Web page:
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NYC Department of Environmental Protection Slow Walking Potential Deal With Delaware County Electric Cooperative to Generate Electricity Using Overflow From Catskills Reservoirs

Project Will Generate Power, Jobs and Tax Revenue for Watershed Communities And DEP; Will Use Only Overflow From Reservoirs

In Letter, Schumer Urges DEP To Stop Dragging Its Feet - Opportunities For Funding Are Being Missed As Negotiations Drag On

U.S. Senator Charles E. Schumer today wrote to the New York City Department of Environmental Protection (DEP), urging them to speed up negotiations with Delaware County Electric Cooperative (DCEC) regarding DCEC’s efforts to build hydroelectric plants to harness natural overflow at four municipal water reservoirs in the Catskill Mountains. The plants would use non-drinking water from the reservoirs’ regular releases to generate electricity, which could either be used for economic development or sold to provide revenues to DCEC’s members in Otsego, Delaware, Chenango, Sullivan and Schoharie Counties. The plants are minimal impact and will not affect the quality or quantity of drinking water.
Development of these sites have long been a goal of DCEC, and it had made significant progress in its application with the Federal Energy Regulatory Commission (FERC) when New York City’s Department of Environmental Protection (DEP) submitted a competing application to develop the same four sites. FERC accepted the City’s application in March of this year over DCEC’s due to a policy of municipal preference, a policy by which a municipality is given the first chance at development opportunities.  However, the City has since admitted it has no interest in developing hydroelectric capacity at the sites and has stated publicly that it now wants to work with DCEC to develop the hydroelectric project.  The project would not only benefit the members of DCEC, but would also generate revenues for New York City.  Unfortunately, the DEP is dragging its feet on the negotiations to transfer the development rights to DCEC, and communities that would stand to benefit from this hydroelectric project are missing out on valuable opportunities to apply for federal dollars for the project, including stimulus funding.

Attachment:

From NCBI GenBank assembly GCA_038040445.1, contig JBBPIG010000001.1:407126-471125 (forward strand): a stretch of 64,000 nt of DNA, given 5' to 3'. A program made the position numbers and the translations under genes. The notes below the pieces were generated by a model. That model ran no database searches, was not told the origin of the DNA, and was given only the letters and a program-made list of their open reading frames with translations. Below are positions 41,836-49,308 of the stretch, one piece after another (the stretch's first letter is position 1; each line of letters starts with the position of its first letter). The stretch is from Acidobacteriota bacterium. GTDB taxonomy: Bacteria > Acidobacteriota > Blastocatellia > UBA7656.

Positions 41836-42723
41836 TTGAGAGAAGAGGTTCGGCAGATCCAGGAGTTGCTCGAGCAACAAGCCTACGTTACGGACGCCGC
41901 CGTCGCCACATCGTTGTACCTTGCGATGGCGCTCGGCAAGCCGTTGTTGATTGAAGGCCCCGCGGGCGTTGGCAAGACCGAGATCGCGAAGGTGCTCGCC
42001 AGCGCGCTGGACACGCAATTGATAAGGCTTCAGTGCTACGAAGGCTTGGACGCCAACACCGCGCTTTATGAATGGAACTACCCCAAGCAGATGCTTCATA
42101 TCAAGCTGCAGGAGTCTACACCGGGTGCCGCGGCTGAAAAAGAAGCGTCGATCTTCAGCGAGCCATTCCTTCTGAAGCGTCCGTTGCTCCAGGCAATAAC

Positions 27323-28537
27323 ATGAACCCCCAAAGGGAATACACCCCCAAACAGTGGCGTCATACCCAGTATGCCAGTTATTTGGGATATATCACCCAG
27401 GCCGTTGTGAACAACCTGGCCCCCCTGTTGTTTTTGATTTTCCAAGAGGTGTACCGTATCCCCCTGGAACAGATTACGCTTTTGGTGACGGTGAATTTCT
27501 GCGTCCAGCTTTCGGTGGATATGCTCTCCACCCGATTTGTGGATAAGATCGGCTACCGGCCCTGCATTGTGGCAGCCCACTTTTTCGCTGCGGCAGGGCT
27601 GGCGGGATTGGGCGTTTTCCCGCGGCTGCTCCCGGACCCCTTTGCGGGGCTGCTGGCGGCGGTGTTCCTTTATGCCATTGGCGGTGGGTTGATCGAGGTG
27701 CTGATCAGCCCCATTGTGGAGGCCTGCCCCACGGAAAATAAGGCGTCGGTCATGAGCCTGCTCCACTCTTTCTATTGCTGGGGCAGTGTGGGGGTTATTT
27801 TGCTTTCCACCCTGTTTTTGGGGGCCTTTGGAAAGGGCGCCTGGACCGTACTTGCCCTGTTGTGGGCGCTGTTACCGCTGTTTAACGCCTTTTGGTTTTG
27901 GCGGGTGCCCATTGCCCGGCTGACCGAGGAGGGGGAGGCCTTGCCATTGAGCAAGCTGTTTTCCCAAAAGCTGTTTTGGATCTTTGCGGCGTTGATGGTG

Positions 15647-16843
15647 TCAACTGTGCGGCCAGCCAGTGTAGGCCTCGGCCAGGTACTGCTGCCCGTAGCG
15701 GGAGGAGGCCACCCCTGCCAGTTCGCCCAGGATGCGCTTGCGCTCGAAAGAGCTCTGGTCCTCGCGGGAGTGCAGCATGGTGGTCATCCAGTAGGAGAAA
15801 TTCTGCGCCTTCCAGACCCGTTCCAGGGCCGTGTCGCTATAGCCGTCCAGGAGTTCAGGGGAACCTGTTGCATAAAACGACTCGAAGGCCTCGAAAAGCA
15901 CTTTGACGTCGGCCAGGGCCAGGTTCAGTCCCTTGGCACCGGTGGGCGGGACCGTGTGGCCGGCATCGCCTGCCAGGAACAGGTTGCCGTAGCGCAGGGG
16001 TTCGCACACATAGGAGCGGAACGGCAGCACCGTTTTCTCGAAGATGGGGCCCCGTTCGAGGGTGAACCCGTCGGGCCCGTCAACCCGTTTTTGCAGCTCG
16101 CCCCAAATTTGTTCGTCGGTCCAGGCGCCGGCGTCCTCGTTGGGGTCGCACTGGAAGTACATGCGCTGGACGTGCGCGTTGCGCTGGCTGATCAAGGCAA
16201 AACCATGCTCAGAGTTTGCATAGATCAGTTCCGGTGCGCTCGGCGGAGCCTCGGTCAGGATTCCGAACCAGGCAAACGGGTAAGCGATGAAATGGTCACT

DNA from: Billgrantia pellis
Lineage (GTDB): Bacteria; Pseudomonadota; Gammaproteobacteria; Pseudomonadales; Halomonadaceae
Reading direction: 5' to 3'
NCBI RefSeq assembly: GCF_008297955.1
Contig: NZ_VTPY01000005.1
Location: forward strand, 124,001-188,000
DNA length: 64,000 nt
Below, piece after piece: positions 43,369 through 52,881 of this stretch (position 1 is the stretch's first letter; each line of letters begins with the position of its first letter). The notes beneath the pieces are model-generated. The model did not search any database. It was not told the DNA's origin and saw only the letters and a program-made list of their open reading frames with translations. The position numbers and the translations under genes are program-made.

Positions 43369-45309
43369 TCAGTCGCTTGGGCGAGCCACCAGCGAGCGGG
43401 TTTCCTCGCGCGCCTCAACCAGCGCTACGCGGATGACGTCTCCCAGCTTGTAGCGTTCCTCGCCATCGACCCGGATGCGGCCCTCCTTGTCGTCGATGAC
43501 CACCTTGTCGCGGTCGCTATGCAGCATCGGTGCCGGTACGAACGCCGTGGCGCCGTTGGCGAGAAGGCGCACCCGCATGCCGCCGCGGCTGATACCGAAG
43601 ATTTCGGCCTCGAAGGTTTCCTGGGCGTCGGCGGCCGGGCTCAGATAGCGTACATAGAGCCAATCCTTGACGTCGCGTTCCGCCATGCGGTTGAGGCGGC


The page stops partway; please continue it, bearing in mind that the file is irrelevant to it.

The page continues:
Today Schumer, in a personal letter, requested that the DEP kick the negotiations into high gear and cut through the red tape so a potentially lucrative opportunity is not lost.  

“It is high time to get this project moving,” said Schumer. “Both the DEP and DCEC agree on what the outcome should be, but we need for the DEP to get its act together and speed up negotiations.  Communities in the Hudson River watershed are in desperate need of jobs and tax revenue, and putting this untapped power source to use will deliver both, while protecting the purity of the City’s water supply. Developing renewable hydroelectric power in New York will help reduce our dependence on fossil fuels at a time when gas prices are back on the rise. There is simply no reason for the DEP to be stalling this excellent opportunity to produce renewable power and create jobs, so I am requesting that DEP put its nose to the grindstone, and speed up negotiations.”